Characterization of the plant Notchless homolog, a WD repeat protein involved in seed development

Characterization of the plant Notchless homolog, a WD repeat protein involved in seed development We have isolated a plant NOTCHLESS (NLE) homolog from the wild potato species Solanum chacoense Bitt., encoding a WD-repeat containing protein initially characterized as a negative regulator of the Notch receptor in animals. Although no Notch signaling pathway exists in plants, the NLE gene is conserved in animals, plants, and yeast. Overexpression of the plant ScNLE gene in Drosophila similarly affected bristle formation when compared to the overexpression of the endogenous Drosophila NLE gene, suggesting functional conservation. Expression analyses showed that the ScNLE gene was fertilization-induced and primarily expressed in ovules after fertilization, mainly in the integumentary tapetum (endothelium). Significant expression was also detected in the shoot apex. Promoter deletion analysis revealed that the ScNLE promoter had a complex modulatory architecture with both positive, negative, and tissue specific regulatory elements. Transgenic plants with reduced levels of ScNLE transcripts displayed pleitotropic phenotypes including a severe reduction in seed set, consistent with ScNLE gene expression pattern. http://www.deepdyve.com/assets/images/DeepDyve-Logo-lg.png Plant Molecular Biology Springer Journals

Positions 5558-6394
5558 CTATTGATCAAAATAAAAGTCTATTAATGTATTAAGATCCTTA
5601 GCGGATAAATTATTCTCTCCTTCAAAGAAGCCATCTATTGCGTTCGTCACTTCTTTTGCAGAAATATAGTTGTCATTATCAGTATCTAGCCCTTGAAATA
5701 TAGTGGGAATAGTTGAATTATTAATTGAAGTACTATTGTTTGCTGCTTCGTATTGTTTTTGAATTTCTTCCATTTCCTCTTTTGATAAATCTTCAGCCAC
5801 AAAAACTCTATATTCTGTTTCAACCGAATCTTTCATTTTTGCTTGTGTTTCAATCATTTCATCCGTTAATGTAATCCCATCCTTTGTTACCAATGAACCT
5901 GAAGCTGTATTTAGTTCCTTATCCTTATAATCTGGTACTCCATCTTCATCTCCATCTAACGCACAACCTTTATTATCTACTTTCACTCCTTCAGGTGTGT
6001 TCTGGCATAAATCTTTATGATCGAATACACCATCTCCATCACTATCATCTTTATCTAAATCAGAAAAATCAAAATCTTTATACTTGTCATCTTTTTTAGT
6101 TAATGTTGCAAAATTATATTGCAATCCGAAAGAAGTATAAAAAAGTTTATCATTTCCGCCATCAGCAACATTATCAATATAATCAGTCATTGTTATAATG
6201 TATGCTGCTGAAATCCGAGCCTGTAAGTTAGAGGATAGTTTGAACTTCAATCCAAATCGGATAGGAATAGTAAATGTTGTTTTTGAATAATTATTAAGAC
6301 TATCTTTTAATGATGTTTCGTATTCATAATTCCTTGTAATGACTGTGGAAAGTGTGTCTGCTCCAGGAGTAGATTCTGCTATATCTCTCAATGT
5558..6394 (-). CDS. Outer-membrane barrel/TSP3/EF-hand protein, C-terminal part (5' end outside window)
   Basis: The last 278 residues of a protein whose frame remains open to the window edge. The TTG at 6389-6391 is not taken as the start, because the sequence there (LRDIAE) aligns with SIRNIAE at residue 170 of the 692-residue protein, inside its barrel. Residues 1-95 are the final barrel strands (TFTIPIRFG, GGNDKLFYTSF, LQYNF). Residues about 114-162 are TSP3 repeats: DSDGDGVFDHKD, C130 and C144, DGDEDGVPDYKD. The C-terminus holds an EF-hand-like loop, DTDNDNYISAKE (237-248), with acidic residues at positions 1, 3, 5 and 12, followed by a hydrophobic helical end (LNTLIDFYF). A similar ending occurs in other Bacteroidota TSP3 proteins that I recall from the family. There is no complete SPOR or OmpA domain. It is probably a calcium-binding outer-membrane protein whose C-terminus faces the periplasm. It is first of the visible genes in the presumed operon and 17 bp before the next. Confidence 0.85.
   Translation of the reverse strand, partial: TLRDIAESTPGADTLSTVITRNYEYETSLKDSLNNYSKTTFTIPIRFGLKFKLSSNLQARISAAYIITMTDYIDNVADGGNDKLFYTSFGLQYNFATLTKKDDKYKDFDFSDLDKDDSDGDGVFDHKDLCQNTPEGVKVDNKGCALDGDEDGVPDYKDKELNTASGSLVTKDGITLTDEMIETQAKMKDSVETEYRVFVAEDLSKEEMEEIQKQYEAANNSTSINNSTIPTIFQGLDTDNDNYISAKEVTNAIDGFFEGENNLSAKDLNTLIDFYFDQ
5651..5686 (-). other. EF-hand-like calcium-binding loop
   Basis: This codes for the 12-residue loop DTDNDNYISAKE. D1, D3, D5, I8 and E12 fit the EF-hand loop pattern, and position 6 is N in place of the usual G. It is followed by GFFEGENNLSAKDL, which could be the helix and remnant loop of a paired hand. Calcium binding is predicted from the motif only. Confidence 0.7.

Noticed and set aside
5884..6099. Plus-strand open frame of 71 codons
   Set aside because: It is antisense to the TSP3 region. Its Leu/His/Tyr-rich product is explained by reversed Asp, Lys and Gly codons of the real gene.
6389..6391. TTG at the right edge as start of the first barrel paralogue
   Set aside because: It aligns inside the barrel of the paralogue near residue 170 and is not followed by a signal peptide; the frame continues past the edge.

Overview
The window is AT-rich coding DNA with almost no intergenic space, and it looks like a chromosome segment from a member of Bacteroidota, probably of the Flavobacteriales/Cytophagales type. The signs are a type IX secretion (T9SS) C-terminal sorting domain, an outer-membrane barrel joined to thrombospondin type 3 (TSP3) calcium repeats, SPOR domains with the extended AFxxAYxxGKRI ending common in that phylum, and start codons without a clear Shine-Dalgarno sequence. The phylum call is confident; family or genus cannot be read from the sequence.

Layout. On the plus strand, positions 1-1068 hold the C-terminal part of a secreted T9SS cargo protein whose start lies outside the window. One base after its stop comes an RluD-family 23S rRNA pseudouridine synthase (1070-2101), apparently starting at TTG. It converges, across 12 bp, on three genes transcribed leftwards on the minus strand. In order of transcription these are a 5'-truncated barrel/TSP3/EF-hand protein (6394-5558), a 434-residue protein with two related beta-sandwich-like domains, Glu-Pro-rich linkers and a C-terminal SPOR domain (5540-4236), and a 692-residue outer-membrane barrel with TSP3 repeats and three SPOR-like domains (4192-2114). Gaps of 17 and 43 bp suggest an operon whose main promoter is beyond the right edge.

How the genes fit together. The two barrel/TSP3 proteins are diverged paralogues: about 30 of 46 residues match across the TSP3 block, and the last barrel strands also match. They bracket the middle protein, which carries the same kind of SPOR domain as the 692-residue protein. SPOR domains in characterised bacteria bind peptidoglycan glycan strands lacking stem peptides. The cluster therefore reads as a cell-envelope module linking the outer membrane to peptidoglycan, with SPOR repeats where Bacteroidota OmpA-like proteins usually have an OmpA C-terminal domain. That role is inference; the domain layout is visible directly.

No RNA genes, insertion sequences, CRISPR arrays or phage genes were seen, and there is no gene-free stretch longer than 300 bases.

Characterization of the plant Notchless homolog, a WD repeat protein involved in seed development

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Publisher
Kluwer Academic Publishers
Copyright
Copyright © 2006 by Springer Science+Business Media B.V.
Subject
Life Sciences; Plant Pathology; Biochemistry, general; Plant Sciences
ISSN
0167-4412
eISSN
1573-5028
D.O.I.
10.1007/s11103-006-9064-4
Publisher site
See Article on Publisher Site

Abstract

We have isolated a plant NOTCHLESS (NLE) homolog from the wild potato species Solanum chacoense Bitt., encoding a WD-repeat containing protein initially characterized as a negative regulator of the Notch receptor in animals. Although no Notch signaling pathway exists in plants, the NLE gene is conserved in animals, plants, and yeast. Overexpression of the plant ScNLE gene in Drosophila similarly affected bristle formation when compared to the overexpression of the endogenous Drosophila NLE gene, suggesting functional conservation. Expression analyses showed that the ScNLE gene was fertilization-induced and primarily expressed in ovules after fertilization, mainly in the integumentary tapetum (endothelium). Significant expression was also detected in the shoot apex. Promoter deletion analysis revealed that the ScNLE promoter had a complex modulatory architecture with both positive, negative, and tissue specific regulatory elements. Transgenic plants with reduced levels of ScNLE transcripts displayed pleitotropic phenotypes including a severe reduction in seed set, consistent with ScNLE gene expression pattern.

Journal

Plant Molecular BiologySpringer Journals

Published: Sep 28, 2006

References

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